I want to tell you about living in a small RV, and why we think it’s the only way to go RVing. But, mark my words, to love living in such of a small space you have to be a bit of a hobo! Maybe there is a bit of the gypsy in our bones, we don’t know. But we can say that “bigging it up” is not our bag, the lazy comfort of a large RV would be too expensive, too cumbersome, not nice to drive and too much like being grounded at home…
On This Page
- The Best Small RVs
- What Exactly are Small RVs?
- Unity Small RV by Leisure Travel Vans
- Chateau Small RV by Thor Motor Coach
- Small RVs Provide Accessible Mobility
- The pros of small RVs
- Are small RVs still a pain to drive?
- Small RV’s and Campers
- Loading and Packing for Living In Your RV
- Summing Up and Conclusion
The Best Small RVs
We had already talked about living in a small RV and I was really sold on the idea, but my husband thought I was only half-serious. Wrong! So, it all started by my talking him into having a small yard sale. We agreed to sell off some of our belongings in an effort to have less stuff. The date was set, and as the 2 weeks went by he began to see that I was making one hell-of-a-big-pile for the yard sale! So, about 1 week in, my husband realizes how big that baby was getting!
I got him online next to me, and we researched small RV’s and I’ll be danged if he didn’t start liking what he was seeing! That was near on 5 years ago now, and we never looked back after selling most of our stuff and putting the rest in lock-up storage. In this article I want to give you all I know about living in a small RV now that we’ve been doing it, starting with our little list of the best all-time small RVs for road trips:
- The 1999 Winnebago Rialta motor home was built as an alternative to larger Class A motor homes and the conversion vans. It has an aerodynamic design and a mere 20 feet 8 inches in length; making it exceptionally easy to maneuver.
- 2018 Winnebago Travato 59K: Traveling in Class B is easier than you think. We think it is more fun than a lumbering giant one. And we do not want to tow anything. We can rent and leave behind most anything we desire. No parking or backing up stress. No extra maintenance costs, insurance, additional fuel for towing, etc. We are Happy Campers with our Travato 59K.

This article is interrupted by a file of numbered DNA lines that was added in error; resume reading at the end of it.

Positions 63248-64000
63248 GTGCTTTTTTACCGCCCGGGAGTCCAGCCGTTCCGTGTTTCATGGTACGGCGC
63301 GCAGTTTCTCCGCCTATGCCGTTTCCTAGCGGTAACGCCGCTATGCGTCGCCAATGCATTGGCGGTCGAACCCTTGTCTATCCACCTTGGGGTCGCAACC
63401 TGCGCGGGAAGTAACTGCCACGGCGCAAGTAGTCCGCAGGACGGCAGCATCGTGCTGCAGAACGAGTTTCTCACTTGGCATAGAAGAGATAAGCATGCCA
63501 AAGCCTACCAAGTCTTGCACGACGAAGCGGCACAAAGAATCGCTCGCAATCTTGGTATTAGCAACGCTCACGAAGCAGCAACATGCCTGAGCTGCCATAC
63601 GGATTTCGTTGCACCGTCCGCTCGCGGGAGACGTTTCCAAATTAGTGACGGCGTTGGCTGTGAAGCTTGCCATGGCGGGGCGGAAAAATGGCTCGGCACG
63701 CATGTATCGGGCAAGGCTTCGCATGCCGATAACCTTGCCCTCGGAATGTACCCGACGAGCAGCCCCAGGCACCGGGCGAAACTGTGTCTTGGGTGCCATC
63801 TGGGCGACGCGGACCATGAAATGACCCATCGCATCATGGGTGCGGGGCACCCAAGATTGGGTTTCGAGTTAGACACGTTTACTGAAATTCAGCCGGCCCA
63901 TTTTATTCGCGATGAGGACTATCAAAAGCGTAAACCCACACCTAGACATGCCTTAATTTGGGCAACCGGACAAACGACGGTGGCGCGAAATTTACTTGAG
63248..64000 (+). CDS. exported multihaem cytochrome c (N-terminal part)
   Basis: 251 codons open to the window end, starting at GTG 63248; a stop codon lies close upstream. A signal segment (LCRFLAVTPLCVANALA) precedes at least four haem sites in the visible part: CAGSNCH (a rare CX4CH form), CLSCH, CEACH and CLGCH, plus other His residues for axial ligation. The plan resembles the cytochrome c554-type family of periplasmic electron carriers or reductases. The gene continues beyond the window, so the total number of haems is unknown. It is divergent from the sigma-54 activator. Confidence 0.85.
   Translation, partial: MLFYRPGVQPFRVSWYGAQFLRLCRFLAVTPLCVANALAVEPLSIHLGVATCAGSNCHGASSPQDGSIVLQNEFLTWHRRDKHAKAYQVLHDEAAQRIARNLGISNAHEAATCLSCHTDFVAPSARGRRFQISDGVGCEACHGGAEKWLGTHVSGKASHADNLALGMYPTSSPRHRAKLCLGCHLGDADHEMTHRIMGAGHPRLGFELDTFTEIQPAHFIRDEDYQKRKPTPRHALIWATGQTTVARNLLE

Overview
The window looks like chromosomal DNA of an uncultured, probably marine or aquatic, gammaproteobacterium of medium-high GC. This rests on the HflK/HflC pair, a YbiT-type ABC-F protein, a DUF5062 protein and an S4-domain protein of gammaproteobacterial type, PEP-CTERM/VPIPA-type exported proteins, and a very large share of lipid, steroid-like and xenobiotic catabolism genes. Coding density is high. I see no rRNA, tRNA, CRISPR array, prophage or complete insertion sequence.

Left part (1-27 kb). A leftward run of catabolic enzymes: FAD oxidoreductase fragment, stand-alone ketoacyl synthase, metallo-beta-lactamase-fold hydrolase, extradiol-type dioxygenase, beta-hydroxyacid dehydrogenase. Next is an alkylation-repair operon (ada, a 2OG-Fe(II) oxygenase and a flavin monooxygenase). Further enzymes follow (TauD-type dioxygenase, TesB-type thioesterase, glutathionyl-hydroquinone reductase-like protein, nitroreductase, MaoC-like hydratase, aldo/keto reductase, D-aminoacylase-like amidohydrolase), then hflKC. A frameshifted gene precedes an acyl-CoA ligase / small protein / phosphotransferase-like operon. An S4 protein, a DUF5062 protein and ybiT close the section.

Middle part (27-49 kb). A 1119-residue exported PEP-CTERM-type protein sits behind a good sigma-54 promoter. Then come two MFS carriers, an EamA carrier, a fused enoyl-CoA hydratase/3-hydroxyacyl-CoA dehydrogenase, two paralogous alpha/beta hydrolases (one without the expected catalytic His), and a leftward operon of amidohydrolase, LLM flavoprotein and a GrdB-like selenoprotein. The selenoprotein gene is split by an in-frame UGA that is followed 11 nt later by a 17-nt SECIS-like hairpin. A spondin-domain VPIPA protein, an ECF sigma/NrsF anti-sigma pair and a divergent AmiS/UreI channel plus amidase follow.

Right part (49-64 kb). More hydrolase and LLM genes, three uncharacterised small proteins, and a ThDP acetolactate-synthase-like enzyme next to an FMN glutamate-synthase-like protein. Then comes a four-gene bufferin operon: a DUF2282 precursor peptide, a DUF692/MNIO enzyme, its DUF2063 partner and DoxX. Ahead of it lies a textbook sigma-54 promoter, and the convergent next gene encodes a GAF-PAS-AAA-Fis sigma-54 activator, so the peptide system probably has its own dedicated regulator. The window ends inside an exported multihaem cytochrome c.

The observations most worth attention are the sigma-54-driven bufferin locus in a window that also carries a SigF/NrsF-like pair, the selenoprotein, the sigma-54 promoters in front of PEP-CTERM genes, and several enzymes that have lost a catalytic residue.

- 2015 Winnebago Travato 59G: Excellent RV for boondocking or for just running around town. Has all the hookups for regular campgrounds too. Includes bathroom, shower, kitchen sink, stove and counter. Drives smooth even on mountain roads. Awesome storage for bikes and kayaks.
- 2017 Thor Motor Coach Synergy TT24: Loved the ease in handling this coach, the floor plan is great and roomy for travel and for camping. Perfect for 2 people but can sleep more in a little more crowded fell obviously. Just a great little coach.
- 2002 Roadtrek Versatile 190: This is a very smart vehicle. Can sleep 4 comfortably and carry 6 with seatbelts. Only 19′ long so can park in a regular parking place. Roomy shower/bathroom area, nice kitchen area. Outdoor awning. We’ll-equipped, easy to drive.
The above list of Class B RV Reviews was compiled from excerpts from owner testimonials, on RV Insider at: rvtrader.com
But, although the Class B’s (18 to 24 feet) are the smallest of the RV classes, and a lot are sold for their lower price and being easier to store on front-drives than the larger classes B+, C. and A, when many people talk of small RVs they tend to think of and love the roomier Class C’s.
But what is an RV? RV stands for ‘recreational vehicle’ and any vehicle with living quarters onboard counts. It could be a campervan, a fifth wheel, a motorhome, a truck camper, or a pop-top camper. Today we’re going to be looking at smaller RVs as, on top of being able to get to remote locations, small campers have loads of positive points.
What Exactly are Small RVs?
It’s the small Class C RVs (just a teeny bit bigger than our favourite Class Bs) which tend to be commented upon as really seeming to have the best of both worlds, but to find the best Class C motorhome (30 to 33 ft), we should really start by defining, as best we can, what a Class C motorhome is, in a nutshell:
- not too big or small
- offer Class A type luxurious (the same level of luxury as the largest class (29 to 45 feet).
Bigger isn’t always better though. While the Class A motorhomes that are nicer than many bricks-and-mortar homes, and are surely impressive, they’re not for everyone. For one, they are not in everyone’s price range. In RVing, we think that it’s not just motorhomes which get just a bit too “bloated”. Even the type of trailer home known as “fifth wheels” are bigger and pricier than many people need. People that truly enjoy nature while they travel, and don’t wish to harm it by excessive use of resources are turning to smaller RVs. That’s we have always found best having always traveled in Class Bs for the many benefits they pack in a small but powerful punch at just 18 to 24 feet long: